17 Disability (s.6) A person has a disability for the purposes of the Act if he or she: - has a physical or mental impairment, and - the impairment has a substantial and long-term adverse effect on his/her ability to carry out normal day-to-day activities. See: Guidance on matters to be taken into account in determining questions relating to the definition of disability 17

18 Discrimination arising from disability Treatment of a disabled person amounts to discrimination where: The disabled person is treated unfavourably; This treatment is because of something arising in consequence of the disabled persons disability; and It cannot be shown that this treatment is a proportionate means of achieving a legitimate aim unless it was not known, and could not reasonably be expected to have been known, that the person has the disability. 18

19 Reasonable adjustments Where a disabled person is placed at a substantial disadvantage to non-disabled people, there is a duty to make changes to: 1.Provisions, criteria or practices 2.Physical features 3.And a duty to provide auxiliary aids and services (such as a hearing loop or a special computer service) Failing to make a reasonable adjustment is unlawful discrimination 19

20 What is reasonable? Would adjustment be effective; How practicable would it be to take make the adjustment; the financial and other costs of making the adjustment; the disruption which making the adjustment would cause; the employer or service providers financial and other resources; the amount of resources already spent on making adjustments; and the availability of financial or other assistance. 20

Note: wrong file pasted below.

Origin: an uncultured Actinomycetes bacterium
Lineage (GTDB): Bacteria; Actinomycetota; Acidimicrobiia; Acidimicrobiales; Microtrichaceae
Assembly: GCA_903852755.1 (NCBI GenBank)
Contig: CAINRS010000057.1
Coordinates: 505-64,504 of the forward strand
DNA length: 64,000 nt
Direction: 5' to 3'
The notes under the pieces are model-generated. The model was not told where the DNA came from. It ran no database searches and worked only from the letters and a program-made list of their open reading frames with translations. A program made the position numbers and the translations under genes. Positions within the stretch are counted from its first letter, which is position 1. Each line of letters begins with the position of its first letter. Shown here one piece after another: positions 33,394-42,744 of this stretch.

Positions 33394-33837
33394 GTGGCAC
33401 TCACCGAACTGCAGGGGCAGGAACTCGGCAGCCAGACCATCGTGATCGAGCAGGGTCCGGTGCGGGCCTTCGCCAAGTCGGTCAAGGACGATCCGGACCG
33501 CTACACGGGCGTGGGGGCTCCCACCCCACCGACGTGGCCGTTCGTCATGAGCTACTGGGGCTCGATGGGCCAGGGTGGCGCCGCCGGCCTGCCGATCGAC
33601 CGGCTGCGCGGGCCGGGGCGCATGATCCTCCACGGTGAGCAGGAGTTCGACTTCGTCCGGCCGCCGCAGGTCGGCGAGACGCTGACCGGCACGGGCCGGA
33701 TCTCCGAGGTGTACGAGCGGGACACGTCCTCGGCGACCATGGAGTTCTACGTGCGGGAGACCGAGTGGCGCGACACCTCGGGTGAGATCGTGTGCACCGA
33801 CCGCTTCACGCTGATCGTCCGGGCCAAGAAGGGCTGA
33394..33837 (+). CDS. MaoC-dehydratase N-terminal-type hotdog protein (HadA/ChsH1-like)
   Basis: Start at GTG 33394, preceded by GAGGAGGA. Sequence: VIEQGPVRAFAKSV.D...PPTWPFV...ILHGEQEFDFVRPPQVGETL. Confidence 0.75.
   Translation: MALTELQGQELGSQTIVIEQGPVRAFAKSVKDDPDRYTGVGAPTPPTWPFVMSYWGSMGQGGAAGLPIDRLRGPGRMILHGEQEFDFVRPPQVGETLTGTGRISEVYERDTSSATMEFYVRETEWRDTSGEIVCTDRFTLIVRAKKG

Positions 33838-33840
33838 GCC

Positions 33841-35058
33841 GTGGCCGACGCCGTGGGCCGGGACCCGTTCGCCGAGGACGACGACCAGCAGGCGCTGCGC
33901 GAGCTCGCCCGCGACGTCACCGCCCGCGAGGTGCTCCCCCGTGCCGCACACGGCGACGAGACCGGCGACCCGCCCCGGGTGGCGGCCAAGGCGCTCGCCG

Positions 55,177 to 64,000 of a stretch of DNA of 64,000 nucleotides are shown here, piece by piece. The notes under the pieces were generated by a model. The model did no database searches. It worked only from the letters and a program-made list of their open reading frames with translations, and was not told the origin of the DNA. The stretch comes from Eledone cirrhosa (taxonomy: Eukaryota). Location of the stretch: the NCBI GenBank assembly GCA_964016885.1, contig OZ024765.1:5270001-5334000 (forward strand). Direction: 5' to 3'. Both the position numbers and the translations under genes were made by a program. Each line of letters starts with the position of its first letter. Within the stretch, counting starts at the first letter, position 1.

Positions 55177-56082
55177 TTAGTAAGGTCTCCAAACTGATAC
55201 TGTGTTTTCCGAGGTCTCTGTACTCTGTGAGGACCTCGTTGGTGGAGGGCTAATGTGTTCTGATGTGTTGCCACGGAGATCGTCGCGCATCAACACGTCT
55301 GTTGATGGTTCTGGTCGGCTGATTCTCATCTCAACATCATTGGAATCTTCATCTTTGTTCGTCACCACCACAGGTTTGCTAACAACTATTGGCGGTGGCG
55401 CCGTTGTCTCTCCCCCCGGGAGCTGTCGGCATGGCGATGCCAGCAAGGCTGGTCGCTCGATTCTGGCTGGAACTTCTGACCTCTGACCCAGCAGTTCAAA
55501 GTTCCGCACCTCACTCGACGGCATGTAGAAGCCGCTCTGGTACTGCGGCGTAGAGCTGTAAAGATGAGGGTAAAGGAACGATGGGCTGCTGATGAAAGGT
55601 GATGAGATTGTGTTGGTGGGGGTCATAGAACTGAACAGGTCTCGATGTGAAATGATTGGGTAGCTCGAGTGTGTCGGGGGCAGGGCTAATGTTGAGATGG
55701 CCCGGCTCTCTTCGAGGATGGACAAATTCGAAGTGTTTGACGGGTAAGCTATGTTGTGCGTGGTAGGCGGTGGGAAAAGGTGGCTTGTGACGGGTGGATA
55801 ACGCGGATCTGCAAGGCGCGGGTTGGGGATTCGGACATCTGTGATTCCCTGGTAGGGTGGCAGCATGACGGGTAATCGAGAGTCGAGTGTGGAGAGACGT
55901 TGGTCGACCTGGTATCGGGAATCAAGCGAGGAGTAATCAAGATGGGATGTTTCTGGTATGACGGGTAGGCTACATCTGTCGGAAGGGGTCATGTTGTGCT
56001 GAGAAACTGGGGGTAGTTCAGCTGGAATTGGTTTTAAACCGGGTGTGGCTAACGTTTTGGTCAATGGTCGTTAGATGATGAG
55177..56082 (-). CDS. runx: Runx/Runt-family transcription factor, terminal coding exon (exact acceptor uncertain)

21 Public sector equality duties General duty on public bodies to have due regard to three needs when exercising their public functions 1 Eliminate discrimination, 2 advance equality of opportunity, 3 foster good relations 8 specific duties for listed public bodies to help them meet the general duty 21

22 Using the Act to take action Identify discrimination - separate unfairness, discrimination and unlawful discrimination Ask the employer / service provider to explain by submitting a grievance or letter of complaint Not satisfied? Employment Tribunals (ACAS and Judicial Mediation) Sheriff Court Alternatives eg Scottish Public Services Ombudsman The final stage for complaints about public services in Scotland. Advice line or 22

23 Time limits Employment: Grievance submitted when reasonably practical Tribunal papers must be lodged within three months (minus a day) of act (or last act) of discrimination Can be heard out of time if ET believe it is just and equitable. Services etc: Sheriff court deadlines are six months less one day from the date of the incident you are complaining about. In practice, it can take a month for a case to be fully lodged and served to meet deadline. 23

24 24 Information on Equality Act policy/equality-act/ policy/equality-act/ Scotland Equality Law Bulletin news-in-scotland/equality-law-bulletin/

25 Where to go for help Advice available to advisors only: EHRC Second Tier advice line Phone Advice for your service users: Equality Advisory Support Service Phone: Website 25

26 citations Case Study 1 - Price v Action-Tec Services Ltd t/a Associated Telecom Solutions [2013] EqLR 429 Jan Case study 2 – Wierzbinska v Glinwell Marketing Ltd [2013] EqLR 430 Oct Case study 3 – Scottish Public Services Ombudsman report number Slide Number 26